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5 things to know about the NHL playoffs

Oilers and Maple Leafs, Canada’s last two teams in the NHL playoffs, are headed for the second round
Edmonton Oilers goalie Stuart Skinner, left, celebrates with teammates Mattias Ekholm (14) and Darnell Nurse after the team’s win over the Los Angeles Kings in Game 6 of an NHL hockey Stanley Cup first-round playoff series in Los Angeles on Saturday, April 29, 2023. (Keith Birmingham/The Orange County Register via AP)

Don’t be surprised if Oiler and Leaf Nation declare Sunday Kailer Yamamoto Day in Edmonton, and John Tavares Day in Toronto.

The Oilers and Maple Leafs, Canada’s last two teams in the NHL playoffs, are headed for the second round after nail-biting victories last night that ignited victory parties in Alberta and Ontario, respectively.

Here are five things to know about the NHL playoffs:


Kailer Yamamoto doesn’t get a chance to play the hero very often on a hockey team with elite players such as Connor McDavid and Leon Draisaitl, but the stage was all his last night when he scored at 16:57 of the third period to snap a 4-4 tie and give the Oilers a 4-2 series victory.

The Oilers’ Hollywood ending means they’ll face the rested Vegas Golden Knights in the next round, but they’ll worry about that tomorrow. Today, they’ll still be playing La Bamba, baby!


The Toronto Maple Leafs ended two decades of playoff frustration last night when captain John Tavares found nothing but net at 4:36 of overtime in Amalie Arena, finally driving a stake in the heart of the resilient Tampa Bay Lightning with a 2-1 victory.

The Leafs, who won three of four games in overtime in the series, bent but never folded in Game 6 against a veteran team that had made three straight trips to the Stanley Cup final before this year’s early exit. In fact, the Bolts had won 11 of their past 12 playoff series and have two Cups to show for their hard work.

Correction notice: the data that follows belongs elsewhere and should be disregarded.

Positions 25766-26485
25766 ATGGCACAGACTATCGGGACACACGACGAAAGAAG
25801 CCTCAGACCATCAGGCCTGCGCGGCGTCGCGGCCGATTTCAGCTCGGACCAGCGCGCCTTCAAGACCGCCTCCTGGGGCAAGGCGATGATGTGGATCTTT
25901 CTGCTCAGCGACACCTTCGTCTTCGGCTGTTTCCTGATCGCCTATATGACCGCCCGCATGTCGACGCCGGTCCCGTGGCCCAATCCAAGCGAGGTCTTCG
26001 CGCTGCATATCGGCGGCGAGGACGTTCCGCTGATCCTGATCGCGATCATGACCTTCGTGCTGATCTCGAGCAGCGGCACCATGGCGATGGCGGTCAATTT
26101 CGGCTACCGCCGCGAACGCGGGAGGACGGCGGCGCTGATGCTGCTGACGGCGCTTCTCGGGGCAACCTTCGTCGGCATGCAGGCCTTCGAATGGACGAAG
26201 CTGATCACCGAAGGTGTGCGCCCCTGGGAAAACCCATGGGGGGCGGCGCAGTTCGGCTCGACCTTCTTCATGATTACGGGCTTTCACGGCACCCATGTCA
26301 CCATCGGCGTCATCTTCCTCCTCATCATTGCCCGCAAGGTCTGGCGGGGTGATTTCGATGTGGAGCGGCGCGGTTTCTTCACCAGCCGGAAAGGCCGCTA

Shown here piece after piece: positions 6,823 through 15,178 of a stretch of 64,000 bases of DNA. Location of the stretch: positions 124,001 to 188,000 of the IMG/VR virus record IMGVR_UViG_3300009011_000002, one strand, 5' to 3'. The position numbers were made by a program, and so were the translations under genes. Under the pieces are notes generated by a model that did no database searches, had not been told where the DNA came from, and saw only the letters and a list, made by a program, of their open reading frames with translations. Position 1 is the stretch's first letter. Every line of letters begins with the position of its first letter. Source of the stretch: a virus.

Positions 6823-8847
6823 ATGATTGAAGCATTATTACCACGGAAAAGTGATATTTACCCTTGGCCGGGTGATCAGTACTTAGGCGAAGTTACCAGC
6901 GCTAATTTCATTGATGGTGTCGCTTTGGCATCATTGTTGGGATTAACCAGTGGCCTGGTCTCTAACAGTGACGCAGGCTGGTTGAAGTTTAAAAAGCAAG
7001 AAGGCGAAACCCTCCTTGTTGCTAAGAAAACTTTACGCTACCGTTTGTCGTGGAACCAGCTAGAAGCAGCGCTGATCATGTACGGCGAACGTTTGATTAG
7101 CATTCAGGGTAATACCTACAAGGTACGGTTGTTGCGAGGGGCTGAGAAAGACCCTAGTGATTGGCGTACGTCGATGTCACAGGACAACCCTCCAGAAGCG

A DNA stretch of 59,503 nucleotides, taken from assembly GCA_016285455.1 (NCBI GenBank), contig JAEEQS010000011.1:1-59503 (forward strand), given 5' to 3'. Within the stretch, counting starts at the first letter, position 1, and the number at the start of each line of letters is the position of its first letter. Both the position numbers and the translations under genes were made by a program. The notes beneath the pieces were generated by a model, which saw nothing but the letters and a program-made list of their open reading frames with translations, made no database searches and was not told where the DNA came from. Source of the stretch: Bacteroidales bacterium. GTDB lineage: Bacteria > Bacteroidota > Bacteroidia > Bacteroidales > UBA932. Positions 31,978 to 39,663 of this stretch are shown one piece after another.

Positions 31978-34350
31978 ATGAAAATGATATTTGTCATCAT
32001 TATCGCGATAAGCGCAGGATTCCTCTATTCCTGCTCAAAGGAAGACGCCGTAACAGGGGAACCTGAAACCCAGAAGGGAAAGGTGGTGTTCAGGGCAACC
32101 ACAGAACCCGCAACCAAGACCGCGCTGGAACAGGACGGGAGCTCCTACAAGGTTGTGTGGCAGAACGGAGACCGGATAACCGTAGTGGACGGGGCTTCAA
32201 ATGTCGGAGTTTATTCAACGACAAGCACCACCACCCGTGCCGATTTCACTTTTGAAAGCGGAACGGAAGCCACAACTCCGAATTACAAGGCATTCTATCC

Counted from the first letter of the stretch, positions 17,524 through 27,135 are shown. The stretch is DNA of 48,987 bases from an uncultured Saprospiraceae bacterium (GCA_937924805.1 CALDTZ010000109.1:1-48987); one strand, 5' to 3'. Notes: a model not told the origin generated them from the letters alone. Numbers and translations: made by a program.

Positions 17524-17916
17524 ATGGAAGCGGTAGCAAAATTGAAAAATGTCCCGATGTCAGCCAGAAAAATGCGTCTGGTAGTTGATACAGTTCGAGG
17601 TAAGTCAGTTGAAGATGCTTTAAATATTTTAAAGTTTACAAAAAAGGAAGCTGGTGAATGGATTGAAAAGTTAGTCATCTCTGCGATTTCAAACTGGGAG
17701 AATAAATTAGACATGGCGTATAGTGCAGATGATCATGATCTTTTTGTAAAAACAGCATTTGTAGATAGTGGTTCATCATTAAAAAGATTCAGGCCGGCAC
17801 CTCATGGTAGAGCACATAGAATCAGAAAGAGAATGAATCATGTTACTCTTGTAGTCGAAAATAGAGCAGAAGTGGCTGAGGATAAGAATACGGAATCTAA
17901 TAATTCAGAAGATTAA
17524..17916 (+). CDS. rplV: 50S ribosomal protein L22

A second-period goal by Toronto’s Auston Matthews looked like it might be enough, but Bolts captain Steven Stamkos tied the game at 4:11 of the third period and from then until Tavares’ heroics, it was nail-chomping time as each team rushed end to end looking for the glory goal.


Jaden Schwartz of the Seattle Kraken didn’t spend much time sulking over Friday’s 4-1 loss at home to the defending Stanley Cup champion Colorado Avalanche that forced Game 7 in Denver.

The forward said it would have been ideal to clinch the series at Climate Pledge Arena for the fans, but added his underdog squad is extra pumped about the winner-take-all battle tonight.

The Kraken fully expect Jordan Eberle to be Public Enemy No. 1 at Ball Arena after his second-period boarding penalty on Andrew Cogliano in Friday’s tilt. The Avs’ fan base figured he should have been suspended just like Colorado defenceman Cale Makar was earlier in the series. Eberle said composure and tenacity will be the keys for his squad tonight should the Avs try and send an early message.


The Boston Bruins, finally facing some adversity in a season filled with records and highlights, might be switching goaltenders for Sunday’s Game 7 showdown with the visiting Florida Panthers.

Linus Ullmark, who played himself into the Vezina Trophy conversation as his team compiled an unparalleled 65-win, 135-point record, is starting to show some cracks. He surrendered six goals in a Game 2 loss and was shelled for seven more in a 7-5 loss in Game 6.

So, with the Bruins’ season on the line, coach Jim Montgomery is considering calling Jeremy Swayman’s number. Swayman had 24 regular-season wins and a .920 save percentage.

Florida forward Matthew Tkachuk, who has 10 points in the series while trying his best to be peskier than Boston’s Brad Marchand, said he expects the TD Garden to be buzzing tonight. He also believes all the pressure is on the home team, which finished 43 points ahead of the Panthers.


Rick Bowness admits his choice of words — like disgusted, no pushback, lack of pride — following the Winnipeg Jets’ 4-1 loss to the Vegas Golden Knights were probably too strong for public consumption, blaming his emotions and frustrations for getting the best of him after being eliminated from the NHL playoffs.

But the veteran bench boss insists the effort in Thursday’s must-win game wasn’t what he or his co-coaches expected or liked, and said some players still gave their all despite an injury-riddled roster.

A number of players, including former captain Blake Wheeler, said they didn’t like the way Bowness handled himself after the game, leading to a backlash on social media and a number of questions about the futures of some players and the head coach.

Jets general manager Kevin Cheveldayoff will meet with the media later today.

The Canadian Press